Course Overview
Hi everyone, my name is Christopher Rees, and welcome to my course: Identity and Access Management for CompTIA Security+ In addition to being a trainer here at Pluralsight, I'm a former law enforcement officer, who specialized in computer crimes, and I have over 20 years of enterprise IT experience. I've also been training students from all over the world, since 1998. So, In this course we're going to cover the various concepts and technologies associated with identity and access management, ensuring users can securely access the resources they need to do their jobs, and ultimately, generate revenue. So, some of the major topics we will cover in this course include multi-factor authentication concepts. We'll talk about identity access services, like Kerberos, SAML, OpenID. Oauth, and RADIUS. We'll also talk about access control models, including mandatory access controlled, discretionary access controlled, and also rule-based and role-based access controlled. Biometric authentication controls and their associated concerns. We'll also talk about account management best practices, including account types, maintenance, and policy enforcement. So, by the end of this course, you'll know the key concepts and technologies associated with identity and access management. Making sure your users can access the data and the resources they need safely and securely. Before beginning this course, having some exposure to CompTIA's A+, or Network+ is helpful, but not a requirement. And by the end of this course you'll be ready for the CompTIA Security+ Certification Exam, as well as some advanced security courses, such as CompTIA's Advanced Security Practitioner, and also Malware Analysis: The Big Picture. So, I hope you'll join me on this journey to learn identity and access management with the identity and access manager for CompTIA Security+ Course, here at Pluralsight.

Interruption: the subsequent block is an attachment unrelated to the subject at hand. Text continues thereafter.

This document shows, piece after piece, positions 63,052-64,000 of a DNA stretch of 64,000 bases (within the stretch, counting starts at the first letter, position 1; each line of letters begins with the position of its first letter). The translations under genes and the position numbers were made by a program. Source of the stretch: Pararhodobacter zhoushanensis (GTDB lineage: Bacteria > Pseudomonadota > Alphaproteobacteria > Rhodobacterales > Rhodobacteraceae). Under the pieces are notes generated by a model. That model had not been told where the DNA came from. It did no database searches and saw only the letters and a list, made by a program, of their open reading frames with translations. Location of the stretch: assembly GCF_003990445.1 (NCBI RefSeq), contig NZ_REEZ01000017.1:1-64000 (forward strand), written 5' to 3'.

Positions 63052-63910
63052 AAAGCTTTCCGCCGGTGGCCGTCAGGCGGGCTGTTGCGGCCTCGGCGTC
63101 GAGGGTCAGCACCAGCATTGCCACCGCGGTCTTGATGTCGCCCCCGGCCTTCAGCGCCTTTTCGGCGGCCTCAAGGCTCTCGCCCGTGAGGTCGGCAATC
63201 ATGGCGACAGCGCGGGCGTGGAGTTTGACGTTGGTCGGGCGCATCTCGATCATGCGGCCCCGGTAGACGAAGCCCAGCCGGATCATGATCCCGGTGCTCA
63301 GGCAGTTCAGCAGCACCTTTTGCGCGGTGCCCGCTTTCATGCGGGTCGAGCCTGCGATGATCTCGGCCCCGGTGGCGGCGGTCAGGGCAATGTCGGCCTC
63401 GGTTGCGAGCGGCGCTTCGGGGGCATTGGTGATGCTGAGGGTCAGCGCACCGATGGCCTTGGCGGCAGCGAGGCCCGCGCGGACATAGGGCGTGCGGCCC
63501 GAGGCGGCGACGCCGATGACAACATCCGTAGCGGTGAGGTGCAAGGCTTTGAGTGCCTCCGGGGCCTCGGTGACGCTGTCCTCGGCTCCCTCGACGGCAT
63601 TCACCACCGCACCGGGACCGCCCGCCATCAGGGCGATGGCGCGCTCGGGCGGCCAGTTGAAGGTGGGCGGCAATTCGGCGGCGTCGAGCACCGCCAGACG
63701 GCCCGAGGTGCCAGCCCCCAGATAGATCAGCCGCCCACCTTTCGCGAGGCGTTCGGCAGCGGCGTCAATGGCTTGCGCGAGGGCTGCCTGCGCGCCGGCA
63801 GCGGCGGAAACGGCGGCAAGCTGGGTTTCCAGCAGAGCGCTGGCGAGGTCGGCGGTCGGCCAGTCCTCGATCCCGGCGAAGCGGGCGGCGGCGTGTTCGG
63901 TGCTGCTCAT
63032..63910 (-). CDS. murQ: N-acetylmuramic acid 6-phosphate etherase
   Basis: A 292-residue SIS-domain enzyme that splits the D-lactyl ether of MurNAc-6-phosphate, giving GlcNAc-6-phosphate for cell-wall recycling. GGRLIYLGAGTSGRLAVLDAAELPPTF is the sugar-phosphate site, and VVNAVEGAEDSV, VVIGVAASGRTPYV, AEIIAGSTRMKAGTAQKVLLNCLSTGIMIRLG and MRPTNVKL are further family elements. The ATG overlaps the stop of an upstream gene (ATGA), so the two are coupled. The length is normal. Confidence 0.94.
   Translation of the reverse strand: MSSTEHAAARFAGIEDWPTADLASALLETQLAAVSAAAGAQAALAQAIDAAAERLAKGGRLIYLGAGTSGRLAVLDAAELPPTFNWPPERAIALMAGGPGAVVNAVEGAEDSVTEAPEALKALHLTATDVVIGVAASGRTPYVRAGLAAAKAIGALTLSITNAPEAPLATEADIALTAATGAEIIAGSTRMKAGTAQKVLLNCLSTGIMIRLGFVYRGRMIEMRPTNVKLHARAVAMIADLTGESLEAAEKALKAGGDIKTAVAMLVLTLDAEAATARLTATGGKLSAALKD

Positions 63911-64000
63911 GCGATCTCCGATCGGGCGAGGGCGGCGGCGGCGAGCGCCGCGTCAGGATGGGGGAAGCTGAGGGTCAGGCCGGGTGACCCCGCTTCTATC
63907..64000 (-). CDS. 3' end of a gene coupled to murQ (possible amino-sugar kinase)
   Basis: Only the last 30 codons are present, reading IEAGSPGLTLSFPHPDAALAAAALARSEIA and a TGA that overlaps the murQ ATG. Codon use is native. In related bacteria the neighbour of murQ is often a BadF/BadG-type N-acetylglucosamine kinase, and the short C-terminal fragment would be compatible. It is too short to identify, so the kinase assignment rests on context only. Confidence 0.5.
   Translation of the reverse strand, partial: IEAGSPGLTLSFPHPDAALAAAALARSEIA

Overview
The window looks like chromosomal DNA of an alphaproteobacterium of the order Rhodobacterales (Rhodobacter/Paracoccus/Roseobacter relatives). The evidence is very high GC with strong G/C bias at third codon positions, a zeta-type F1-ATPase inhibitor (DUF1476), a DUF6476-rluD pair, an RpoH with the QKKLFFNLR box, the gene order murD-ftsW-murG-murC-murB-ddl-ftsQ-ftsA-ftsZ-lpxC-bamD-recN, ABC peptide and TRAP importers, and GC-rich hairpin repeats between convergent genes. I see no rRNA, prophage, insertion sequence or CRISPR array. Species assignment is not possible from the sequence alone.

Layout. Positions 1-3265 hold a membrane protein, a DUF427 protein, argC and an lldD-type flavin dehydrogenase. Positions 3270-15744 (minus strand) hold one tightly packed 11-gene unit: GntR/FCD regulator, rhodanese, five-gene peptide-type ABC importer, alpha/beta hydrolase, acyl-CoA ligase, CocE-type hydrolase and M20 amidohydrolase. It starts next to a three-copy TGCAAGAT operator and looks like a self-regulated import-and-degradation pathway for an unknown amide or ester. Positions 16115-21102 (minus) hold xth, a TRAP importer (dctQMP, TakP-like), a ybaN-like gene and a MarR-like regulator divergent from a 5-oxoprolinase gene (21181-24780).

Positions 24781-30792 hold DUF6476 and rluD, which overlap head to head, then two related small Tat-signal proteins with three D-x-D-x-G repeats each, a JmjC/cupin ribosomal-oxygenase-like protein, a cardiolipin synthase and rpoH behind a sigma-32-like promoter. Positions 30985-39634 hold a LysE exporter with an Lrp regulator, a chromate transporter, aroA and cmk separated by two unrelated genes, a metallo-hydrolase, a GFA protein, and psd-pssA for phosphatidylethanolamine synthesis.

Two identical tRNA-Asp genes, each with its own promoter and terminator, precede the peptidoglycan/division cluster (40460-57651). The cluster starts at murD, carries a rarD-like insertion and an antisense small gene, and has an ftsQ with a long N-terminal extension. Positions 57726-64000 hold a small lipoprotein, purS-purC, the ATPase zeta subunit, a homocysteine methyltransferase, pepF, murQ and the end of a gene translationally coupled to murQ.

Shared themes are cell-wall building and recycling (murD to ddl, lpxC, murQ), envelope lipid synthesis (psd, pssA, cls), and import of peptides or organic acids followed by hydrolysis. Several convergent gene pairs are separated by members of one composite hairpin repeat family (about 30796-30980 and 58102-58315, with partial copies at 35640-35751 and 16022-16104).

Comparing and Contrasting Identity and Access Management Concepts